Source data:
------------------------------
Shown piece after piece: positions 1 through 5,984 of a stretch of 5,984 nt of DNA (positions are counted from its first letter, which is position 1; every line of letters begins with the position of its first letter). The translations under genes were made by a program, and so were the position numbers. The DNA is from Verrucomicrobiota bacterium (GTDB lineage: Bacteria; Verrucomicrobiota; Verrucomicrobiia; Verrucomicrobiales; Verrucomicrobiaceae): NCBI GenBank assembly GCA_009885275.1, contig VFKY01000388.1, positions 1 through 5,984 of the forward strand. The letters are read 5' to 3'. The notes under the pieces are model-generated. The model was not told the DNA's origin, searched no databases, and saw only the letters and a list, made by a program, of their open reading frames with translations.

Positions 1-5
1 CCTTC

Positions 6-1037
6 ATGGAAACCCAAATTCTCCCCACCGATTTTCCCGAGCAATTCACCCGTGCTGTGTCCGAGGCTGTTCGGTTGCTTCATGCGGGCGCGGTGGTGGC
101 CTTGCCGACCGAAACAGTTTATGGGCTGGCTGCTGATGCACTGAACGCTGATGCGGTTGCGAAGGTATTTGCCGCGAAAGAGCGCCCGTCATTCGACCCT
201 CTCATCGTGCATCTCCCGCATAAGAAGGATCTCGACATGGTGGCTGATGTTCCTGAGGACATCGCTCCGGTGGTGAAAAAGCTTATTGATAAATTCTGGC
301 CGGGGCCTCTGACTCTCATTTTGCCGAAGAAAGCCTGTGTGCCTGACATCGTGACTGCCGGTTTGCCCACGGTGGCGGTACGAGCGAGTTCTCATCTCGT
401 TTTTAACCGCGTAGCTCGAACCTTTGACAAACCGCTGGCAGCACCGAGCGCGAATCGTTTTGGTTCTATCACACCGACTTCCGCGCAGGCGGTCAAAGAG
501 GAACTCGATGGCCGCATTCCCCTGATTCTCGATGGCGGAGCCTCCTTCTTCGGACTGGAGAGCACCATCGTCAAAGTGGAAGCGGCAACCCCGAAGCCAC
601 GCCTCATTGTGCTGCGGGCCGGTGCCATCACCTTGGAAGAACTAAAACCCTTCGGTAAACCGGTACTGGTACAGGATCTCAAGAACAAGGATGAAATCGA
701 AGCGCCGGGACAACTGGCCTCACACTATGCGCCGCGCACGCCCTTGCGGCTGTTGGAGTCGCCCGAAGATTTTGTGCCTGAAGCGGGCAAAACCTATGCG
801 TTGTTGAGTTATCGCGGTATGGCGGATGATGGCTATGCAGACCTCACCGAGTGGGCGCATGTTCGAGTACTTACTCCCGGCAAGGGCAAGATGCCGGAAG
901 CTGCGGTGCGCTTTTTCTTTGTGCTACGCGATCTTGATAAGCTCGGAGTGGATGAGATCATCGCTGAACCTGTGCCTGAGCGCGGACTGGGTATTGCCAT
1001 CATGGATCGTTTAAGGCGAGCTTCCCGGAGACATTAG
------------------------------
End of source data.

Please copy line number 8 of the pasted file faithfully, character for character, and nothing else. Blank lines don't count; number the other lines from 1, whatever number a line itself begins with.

301 CGGGGCCTCTGACTCTCATTTTGCCGAAGAAAGCCTGTGTGCCTGACATCGTGACTGCCGGTTTGCCCACGGTGGCGGTACGAGCGAGTTCTCATCTCGT